The Othawa lion pride has provided us with a roller coaster of emotions over the past few years.
I have only been in contact with the pride since early 2018. At that stage the Othawa Male lion was only starting to come of age. One of my favourite moments with him was hearing him roar for the first time. This coincided with the arrival of the Matimba males.
After the young Othawa Male left the area, the Matimba male lions took over the pride and sired their first Othawa cubs.
The 2020 lockdown period provided a few interesting surprises. After not seeing the Othawa male for many months, he finally graced us with his presence again and showed off his good looks.
After a long and hard lockdown period, the Matimba male and Othawa pride managed to take down a buffalo. I was extremely fortunate to witness the entire encounter from start to finish.
Soon enough the pride dealt with the arrival of the Tumbela male lions. They kicked out the Matimba male and took control of the pride. One exciting moment of any take over means that there will most likely be a new litter of cubs to look forward to.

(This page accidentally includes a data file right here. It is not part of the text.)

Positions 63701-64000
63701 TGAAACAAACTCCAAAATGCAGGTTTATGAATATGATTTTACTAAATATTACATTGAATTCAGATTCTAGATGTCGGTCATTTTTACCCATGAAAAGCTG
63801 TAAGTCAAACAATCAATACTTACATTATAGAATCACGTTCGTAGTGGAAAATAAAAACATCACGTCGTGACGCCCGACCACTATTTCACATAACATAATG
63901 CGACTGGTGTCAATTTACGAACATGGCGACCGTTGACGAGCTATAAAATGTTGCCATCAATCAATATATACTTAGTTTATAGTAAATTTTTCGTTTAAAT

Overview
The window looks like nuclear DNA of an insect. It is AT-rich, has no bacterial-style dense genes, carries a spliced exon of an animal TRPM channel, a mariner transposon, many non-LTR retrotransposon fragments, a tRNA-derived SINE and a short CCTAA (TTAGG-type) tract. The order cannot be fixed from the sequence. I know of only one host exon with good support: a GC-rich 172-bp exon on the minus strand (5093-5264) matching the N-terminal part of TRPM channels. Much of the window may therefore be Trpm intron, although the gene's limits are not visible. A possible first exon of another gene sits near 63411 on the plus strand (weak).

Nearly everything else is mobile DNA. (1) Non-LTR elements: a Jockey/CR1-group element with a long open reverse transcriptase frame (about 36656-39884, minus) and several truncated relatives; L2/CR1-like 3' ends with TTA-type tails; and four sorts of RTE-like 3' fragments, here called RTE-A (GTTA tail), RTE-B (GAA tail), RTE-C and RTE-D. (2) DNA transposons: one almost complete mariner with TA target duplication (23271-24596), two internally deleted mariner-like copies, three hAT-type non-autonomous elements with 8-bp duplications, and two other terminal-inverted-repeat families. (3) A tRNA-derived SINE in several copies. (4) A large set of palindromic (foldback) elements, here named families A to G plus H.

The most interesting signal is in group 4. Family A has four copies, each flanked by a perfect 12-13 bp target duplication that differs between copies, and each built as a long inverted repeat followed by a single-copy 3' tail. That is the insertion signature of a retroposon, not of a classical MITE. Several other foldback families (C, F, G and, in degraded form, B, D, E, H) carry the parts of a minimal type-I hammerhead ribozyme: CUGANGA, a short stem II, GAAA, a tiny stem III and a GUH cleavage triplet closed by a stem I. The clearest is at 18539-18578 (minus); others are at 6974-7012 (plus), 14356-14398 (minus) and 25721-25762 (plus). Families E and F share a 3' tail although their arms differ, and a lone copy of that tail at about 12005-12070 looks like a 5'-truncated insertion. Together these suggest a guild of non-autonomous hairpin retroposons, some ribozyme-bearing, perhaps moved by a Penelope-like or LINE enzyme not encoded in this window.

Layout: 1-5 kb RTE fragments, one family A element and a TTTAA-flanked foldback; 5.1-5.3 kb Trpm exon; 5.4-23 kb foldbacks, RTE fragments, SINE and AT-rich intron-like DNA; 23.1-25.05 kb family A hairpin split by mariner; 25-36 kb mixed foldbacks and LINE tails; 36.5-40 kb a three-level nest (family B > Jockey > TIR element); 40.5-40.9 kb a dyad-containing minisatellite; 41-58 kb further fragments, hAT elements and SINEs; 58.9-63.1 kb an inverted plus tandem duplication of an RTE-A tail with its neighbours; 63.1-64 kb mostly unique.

In the meantime, the young Othawa Breakaway female arrived back in the area after a leave of absence. She has struggled to reunite with her pride, but has since joined forces with the single Ximungwe lioness.
Another major shakeup occurred when the Birmingham and Nkuhuma male lions entered the scene. Their first order of business was to evict the Tumbela male. Unfortunately during one of their encounters they managed to get hold of an Othawa juvenile.
Within the last few weeks, increasing pressure from the Birmingham coalition and the arrival of the two Plains Camp male lions, an unfortunate shift in the pride dynamics developed.
Another encounter with the opposing males resulted in the loss of the two elderly Othawa lionesses. This was a day that was inevitable, yet we feared for the future of the young Othawa mother and her youngsters.
For a short period the single Othawa mother and the five juveniles crossed over to another area of the reserve. There was talk that one of the young females was missing and a few days later the young male was preyed on by a hyena.
The Othawa pride has finally returned leaving us with one adult and three young females. The Tumbela male lion has not provided any support to his pride over the past few weeks. It is unclear which way the dynamics between the various males will unfold.
For now the Othawa lion pride keeps moving forward. As long as they are able to dodge the competing males, the young mom has a chance to raise the juvenile lionesses to adulthood.
What has your most memorable moment with the Othawa Pride been?